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  • From Forms to Materials and Back

    Archbishop Vineyards, Almagyar – Wine Terrace and Vine Spa, Eger

    Architects: Péter Gereben, Balázs Marián
    Text: Levente Szabó
    Photos: Zsolt Frikker


    The annual architectural survey of Hungarian winery at the turn of the millennium and in the 2000s gave us the impression that every possible aspect and architectural concept has already been applied and tried out – including regional tendencies, archetypal forms, experiments to translate the sacred into architecture, fetishism of the materials used, the means and tools of monumentality and narration as well as expressions of forms, to name a few with no claim of being exhaustive. The complex we are going to analyze here reflects a fresh and new approach. Its freshness comes from an experimental and innovative selection of forms and materials, whilst its novelty lies in the parallel appearance and momentums of these two tendencies. Thus when we are just about to engage in an analysis of forms, the materials used shall attract our attention, and before we could immerse in the delicacies of material reality that affect our senses, forms push into the foreground all of a sudden. This kind of positive uncertainty is probably the most significant architectural virtue of the buildings belonging to the Archbishop Vineyards in Almagyar.
    The wine terrace in Eger and its outbuildings feature a composition which is based on a basically illustrative and almost theatrical concept. Evoking archetypal open-closed houses which are crammed together, the wine terrace functions as a centre surrounded almost concentrically by house-huts with hip roofs running in the same direction, whilst the basin and the lookout set in a corner of the vineyard contribute to the complex as object-like components. The degree of abstraction is even more intense when approaching the lookout from the huts through the wine terrace and back: its system of references involves the lookout as the widest spectrum (tree-stand, sign, barn), the wine terrace as its most complex constituent (an open shed, rows of houses, undulating roof, taut tent) and the huts as the most concrete components (press-sheds and keeper huts).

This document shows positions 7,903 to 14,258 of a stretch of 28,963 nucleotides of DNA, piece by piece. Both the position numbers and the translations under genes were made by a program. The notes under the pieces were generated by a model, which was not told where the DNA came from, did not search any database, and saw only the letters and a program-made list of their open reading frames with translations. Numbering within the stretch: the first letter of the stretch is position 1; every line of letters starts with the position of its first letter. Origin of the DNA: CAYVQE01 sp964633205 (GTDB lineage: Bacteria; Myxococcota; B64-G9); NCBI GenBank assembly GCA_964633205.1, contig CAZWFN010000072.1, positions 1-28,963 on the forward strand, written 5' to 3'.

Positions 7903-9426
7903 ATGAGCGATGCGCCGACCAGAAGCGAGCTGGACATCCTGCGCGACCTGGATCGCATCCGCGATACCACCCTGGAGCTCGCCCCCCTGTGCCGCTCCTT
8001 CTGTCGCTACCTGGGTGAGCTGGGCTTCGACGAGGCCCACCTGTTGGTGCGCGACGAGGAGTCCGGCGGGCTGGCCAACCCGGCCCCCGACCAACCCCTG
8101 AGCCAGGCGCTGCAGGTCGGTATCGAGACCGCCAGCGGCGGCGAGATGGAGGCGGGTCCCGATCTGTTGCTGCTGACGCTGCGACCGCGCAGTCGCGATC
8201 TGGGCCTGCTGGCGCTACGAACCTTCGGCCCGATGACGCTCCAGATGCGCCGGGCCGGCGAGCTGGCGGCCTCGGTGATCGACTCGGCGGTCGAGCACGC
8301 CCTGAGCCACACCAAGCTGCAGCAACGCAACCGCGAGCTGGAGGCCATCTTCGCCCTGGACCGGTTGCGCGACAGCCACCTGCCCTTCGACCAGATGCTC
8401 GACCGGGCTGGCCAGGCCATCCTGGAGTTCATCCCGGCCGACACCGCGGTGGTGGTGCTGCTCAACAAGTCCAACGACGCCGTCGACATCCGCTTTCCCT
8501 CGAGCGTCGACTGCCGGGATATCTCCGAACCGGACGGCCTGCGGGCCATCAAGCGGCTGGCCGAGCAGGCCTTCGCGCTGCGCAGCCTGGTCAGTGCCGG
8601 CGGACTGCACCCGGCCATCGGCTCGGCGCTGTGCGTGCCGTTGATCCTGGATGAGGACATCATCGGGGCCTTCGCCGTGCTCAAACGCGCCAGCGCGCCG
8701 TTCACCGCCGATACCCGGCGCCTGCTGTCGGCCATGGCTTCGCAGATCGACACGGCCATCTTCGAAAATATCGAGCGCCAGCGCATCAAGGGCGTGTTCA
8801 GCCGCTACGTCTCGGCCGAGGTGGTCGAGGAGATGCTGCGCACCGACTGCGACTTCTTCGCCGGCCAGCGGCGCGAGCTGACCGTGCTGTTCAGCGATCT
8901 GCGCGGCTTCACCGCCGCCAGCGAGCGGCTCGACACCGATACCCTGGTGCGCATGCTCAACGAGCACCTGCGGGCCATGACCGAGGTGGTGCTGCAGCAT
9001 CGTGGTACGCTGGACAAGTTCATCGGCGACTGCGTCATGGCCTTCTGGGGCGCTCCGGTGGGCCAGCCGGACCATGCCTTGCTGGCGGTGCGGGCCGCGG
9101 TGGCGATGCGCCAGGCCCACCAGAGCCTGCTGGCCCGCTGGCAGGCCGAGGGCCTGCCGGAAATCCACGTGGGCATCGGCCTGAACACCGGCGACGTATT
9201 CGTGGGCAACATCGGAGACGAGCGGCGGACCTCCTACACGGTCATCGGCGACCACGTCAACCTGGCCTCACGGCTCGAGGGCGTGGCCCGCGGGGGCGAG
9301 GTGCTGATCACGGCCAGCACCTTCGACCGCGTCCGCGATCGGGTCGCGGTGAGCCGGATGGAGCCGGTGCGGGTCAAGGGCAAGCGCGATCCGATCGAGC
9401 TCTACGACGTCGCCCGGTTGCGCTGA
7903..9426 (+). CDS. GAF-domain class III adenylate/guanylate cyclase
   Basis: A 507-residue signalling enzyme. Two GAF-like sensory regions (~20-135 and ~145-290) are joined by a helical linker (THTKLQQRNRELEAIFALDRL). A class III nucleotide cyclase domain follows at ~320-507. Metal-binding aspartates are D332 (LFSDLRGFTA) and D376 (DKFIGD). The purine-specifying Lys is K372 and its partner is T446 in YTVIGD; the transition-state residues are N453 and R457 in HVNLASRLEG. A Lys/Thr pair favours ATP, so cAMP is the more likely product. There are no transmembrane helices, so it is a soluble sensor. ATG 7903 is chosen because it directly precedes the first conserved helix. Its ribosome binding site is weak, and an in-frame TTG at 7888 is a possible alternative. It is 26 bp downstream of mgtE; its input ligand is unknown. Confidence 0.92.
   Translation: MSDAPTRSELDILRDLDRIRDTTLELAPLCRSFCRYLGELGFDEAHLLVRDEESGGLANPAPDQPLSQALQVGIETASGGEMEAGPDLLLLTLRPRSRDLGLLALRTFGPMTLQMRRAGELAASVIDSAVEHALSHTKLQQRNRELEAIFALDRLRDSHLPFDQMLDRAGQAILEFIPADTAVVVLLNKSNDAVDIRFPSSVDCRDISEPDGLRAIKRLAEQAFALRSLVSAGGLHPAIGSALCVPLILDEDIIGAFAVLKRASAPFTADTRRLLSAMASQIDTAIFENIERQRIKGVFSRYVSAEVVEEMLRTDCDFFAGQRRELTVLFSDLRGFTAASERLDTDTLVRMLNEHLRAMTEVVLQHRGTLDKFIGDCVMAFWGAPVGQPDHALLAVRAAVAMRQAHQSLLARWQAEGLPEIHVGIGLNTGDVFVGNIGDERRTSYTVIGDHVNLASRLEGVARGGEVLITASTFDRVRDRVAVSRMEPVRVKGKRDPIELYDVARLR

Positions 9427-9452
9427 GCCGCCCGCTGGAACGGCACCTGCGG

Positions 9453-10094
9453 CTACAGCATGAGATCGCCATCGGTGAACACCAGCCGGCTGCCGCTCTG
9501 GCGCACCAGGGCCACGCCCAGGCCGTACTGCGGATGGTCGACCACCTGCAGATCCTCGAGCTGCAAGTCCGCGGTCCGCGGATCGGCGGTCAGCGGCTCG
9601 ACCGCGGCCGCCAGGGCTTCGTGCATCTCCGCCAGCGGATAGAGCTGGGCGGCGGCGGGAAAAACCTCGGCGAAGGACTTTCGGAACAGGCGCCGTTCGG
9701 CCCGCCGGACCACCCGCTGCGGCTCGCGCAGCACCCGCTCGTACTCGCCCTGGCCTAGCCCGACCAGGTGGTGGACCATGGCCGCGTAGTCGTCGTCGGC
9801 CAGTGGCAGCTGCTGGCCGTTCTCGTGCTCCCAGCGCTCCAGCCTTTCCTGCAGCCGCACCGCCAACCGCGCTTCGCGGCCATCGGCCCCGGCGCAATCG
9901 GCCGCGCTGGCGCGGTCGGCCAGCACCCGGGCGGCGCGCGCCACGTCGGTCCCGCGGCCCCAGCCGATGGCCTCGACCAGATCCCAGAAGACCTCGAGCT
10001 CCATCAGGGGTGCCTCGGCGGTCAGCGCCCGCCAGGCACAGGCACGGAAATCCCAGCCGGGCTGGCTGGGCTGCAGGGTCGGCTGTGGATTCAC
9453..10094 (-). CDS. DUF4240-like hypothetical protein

The huts of Gereben and Marián are self-identical, being contemporary transcriptions of structures that had once stood in this vineyard. When viewed from a distance, these three small houses look identical. However, on closer inspection, they show minor differences. Featuring a structure which integrates walls and pillars, the wine terrace reveals a cluster of three house typologies with a different pitch crammed together, although they offer a variety of interpretations: we may just as well associate it with a tarp stretched between the two extreme walled masses as well as an open shed. As a result of their configuration, the structure of masses is a well-known topos in contemporary international and Hungarian architecture. However, what we face here is neither a building nor an object-oriented form which is obviously like a sign functioning as a central component of the complex. It is here that one may trace most obviously the intentions of an architect, which is even more evident in the lateral views that appear more powerful as a result of their oblique floor-plan.